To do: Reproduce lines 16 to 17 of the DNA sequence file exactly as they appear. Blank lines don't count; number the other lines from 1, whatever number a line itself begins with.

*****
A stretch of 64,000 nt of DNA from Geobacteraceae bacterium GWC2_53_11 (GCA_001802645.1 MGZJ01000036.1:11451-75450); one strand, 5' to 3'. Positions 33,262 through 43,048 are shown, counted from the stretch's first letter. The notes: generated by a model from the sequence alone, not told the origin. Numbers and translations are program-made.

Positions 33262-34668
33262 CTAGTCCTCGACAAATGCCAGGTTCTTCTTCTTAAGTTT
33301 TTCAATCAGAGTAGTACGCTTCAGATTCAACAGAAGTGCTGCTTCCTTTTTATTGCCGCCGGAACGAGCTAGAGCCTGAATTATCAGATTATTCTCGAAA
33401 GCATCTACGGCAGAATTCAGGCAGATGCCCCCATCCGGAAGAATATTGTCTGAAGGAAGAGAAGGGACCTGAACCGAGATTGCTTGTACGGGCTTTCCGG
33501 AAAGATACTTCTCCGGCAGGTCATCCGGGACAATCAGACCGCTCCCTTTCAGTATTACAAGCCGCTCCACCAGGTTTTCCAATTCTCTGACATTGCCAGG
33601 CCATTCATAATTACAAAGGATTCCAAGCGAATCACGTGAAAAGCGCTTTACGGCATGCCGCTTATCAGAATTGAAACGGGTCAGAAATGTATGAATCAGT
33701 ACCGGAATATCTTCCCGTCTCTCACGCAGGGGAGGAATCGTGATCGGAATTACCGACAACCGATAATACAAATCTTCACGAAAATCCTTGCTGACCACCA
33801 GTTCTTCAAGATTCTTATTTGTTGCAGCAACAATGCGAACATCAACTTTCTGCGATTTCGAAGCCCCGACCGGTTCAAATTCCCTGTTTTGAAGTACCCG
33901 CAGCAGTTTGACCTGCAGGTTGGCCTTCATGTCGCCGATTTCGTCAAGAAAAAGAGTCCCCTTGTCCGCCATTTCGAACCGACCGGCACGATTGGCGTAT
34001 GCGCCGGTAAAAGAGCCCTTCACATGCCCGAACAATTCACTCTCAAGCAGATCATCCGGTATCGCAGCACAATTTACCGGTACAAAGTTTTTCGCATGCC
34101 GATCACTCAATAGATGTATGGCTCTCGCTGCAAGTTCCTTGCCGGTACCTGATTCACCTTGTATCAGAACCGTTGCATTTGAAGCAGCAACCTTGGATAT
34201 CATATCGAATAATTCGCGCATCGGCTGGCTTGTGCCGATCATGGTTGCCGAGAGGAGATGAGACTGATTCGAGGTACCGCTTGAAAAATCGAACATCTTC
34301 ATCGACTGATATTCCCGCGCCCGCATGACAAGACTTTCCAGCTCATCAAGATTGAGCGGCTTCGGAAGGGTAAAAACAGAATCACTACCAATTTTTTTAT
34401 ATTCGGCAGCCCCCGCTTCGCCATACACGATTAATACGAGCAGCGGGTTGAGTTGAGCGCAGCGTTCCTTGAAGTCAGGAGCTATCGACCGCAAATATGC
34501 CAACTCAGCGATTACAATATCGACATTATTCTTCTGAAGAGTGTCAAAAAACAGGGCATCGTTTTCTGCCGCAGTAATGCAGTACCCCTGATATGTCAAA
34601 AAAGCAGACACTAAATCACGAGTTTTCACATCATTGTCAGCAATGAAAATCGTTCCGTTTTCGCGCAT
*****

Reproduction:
34501 CAACTCAGCGATTACAATATCGACATTATTCTTCTGAAGAGTGTCAAAAAACAGGGCATCGTTTTCTGCCGCAGTAATGCAGTACCCCTGATATGTCAAA
34601 AAAGCAGACACTAAATCACGAGTTTTCACATCATTGTCAGCAATGAAAATCGTTCCGTTTTCGCGCAT